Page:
And do you tend to ride on the hoods all the time? Maybe some bars with a shallower drop will encourage you to change hand positions more often.
I totally forgot I had the seat slammed all the way back. Moving it forward will decrease my reach and let my elbow bend a bit more. That might help. From what I've read though, moving the seat forward increases the weight placed on the hands and into the handlebars.

I ride on the hoods most of the time. Flat's occasionally on the hills, and drops on the descents.


It looks like I have a lot of room for adjustment. How many mm of adjustment is suggested for the first round of adjustments? 10mm or more?

Thanks

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Old 07-20-21, 09:28 AM
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Originally Posted by genejockey View Post
I can tell you that addressing numbness in the hands is not always simple and straightforward. I got a new Canyon last year, and when I went for my first ride on it, I ran it with all the spacers under the stem. My hands kept getting numb, which was disheartening, having just spent that much on a bike I'd bought sight unseen, and choosing a size based on calculations from my other bikes. I measured it again, and found that the saddle-to-bar drop was about an inch less than my other bikes. So I moved the stem down 2.5 cm and the numbness problems went away.

One observation is you have a setback seatpost clamping the rails at the very front, so your saddle is WAY back. If you're riding on the hoods, can you sit up without pushing off the bar? Or remove your hands from the bar without falling forward?
Glad to hear dropping the stem helped. But wouldn't lowering the stem, cause you to put more weight onto the handlebars? Which in turn would cause more pressure on the hands?

Regarding my saddle position, I am going to move it forward a bit to see if that helps. I can sit up and ride with no hands, but I'm not sure if i'm pushing off to get upright. I will test that out on my next ride.

Congrats on the Canyon Endurace!!! I'm eyeing the Canyon Ultimate. All sold out for now unfortunately.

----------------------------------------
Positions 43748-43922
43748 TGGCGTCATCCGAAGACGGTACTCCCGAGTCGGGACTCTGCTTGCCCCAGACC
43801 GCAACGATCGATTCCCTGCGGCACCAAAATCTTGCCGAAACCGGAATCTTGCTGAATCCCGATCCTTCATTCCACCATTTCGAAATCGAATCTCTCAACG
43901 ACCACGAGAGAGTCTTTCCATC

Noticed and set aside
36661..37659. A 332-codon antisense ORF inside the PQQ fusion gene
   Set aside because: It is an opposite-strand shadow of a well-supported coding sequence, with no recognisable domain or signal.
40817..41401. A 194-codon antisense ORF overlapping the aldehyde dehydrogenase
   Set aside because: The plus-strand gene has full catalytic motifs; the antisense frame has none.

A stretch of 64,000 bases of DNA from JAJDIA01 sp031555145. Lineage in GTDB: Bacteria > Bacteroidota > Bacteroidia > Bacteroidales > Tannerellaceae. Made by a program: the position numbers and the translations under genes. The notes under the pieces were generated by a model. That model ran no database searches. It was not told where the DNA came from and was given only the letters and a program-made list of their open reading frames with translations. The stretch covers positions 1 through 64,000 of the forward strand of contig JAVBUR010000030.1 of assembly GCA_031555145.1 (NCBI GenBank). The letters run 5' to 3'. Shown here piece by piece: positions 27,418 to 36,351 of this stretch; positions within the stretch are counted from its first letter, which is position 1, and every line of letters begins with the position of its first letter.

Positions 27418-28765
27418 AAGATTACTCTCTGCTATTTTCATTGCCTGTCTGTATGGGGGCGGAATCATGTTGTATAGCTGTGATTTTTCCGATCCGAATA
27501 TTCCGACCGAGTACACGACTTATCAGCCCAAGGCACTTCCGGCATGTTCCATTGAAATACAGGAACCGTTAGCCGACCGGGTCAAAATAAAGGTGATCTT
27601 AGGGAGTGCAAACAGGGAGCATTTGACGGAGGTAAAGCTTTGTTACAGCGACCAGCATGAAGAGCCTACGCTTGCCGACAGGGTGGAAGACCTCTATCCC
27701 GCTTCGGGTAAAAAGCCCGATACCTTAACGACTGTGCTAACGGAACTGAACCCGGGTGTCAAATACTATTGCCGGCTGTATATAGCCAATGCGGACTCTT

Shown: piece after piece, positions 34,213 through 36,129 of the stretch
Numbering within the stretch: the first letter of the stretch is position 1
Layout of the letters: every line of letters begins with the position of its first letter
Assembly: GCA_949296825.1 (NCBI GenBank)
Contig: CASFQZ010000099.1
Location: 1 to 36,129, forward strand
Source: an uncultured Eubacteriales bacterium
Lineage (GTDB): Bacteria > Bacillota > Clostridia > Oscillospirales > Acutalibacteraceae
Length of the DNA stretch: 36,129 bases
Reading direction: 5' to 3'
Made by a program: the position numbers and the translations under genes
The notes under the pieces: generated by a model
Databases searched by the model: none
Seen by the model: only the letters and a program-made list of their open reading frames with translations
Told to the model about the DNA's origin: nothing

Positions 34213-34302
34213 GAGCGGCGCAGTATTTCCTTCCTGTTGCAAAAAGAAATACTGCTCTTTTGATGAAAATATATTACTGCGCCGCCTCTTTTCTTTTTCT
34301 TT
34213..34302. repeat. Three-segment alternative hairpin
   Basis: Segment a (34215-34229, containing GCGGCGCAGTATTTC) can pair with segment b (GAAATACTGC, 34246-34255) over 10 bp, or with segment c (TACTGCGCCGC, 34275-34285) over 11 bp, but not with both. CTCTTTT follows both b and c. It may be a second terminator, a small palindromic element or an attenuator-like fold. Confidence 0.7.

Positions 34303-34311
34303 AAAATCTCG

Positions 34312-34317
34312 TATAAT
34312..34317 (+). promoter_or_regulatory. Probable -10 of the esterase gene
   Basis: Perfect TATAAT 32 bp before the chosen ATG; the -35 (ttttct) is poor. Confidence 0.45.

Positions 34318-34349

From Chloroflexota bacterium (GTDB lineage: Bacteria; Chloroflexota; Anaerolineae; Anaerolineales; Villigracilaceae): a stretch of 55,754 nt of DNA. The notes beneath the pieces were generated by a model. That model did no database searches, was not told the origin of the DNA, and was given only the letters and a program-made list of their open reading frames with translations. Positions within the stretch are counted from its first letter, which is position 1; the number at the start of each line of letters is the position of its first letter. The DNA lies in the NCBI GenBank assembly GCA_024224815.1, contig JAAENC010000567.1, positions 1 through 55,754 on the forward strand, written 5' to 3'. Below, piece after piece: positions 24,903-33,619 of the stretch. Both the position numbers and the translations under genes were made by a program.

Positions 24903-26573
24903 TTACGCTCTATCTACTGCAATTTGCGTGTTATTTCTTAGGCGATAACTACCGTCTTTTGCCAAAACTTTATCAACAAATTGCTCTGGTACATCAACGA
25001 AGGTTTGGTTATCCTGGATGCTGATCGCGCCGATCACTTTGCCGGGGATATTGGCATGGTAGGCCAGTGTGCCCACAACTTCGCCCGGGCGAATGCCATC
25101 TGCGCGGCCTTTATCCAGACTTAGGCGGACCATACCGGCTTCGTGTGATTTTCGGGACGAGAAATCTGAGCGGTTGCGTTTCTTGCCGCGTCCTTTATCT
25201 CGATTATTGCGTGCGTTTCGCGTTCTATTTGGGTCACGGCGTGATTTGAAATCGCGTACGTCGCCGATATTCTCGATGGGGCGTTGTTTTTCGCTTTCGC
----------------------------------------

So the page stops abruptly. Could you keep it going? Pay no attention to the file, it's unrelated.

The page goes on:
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Old 07-20-21, 09:29 AM
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Originally Posted by scottfsmith View Post
Since it sounds like you don't want to get a bike fit I would watch a few videos on the numb hands problem to get an idea of some of the subtleties.
Thanks Scott. Those were some great videos. I'll have to watch them again to get some of the finer points. There are so many moving parts.
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Old 07-20-21, 09:30 AM
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Moving the saddle forward can also allow you to put more power into the cranks while in a more aero positions. More power means less weight on butt and hands if your balance over the BB is correct.

If you ever find yourself unintentionally sliding forward on the saddle when developing power, then sometimes that is an indication your are not balanced over the BB for the power you normally put out. Sometimes it's other stuff that causes you to slide forward.

How many mm of adjustment is suggested for the first round of adjustments? 10mm or more?
I might overshoot it and go straight to the middle. Then I'll be able to see a drastic result more immediately. Then maybe correct half the previous change each time.

But if every movement is not better, then maybe you really need to push the saddle way forward which is where mine is right now till my shorter stem comes in.
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Old 07-20-21, 09:35 AM
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Do an internet search on cubital tunnel syndrome. This is caused by nerve entrapment at the elbow.
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Old 07-20-21, 09:39 AM
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Originally Posted by lyle.coop View Post
Glad to hear dropping the stem helped. But wouldn't lowering the stem, cause you to put more weight onto the handlebars? Which in turn would cause more pressure on the hands?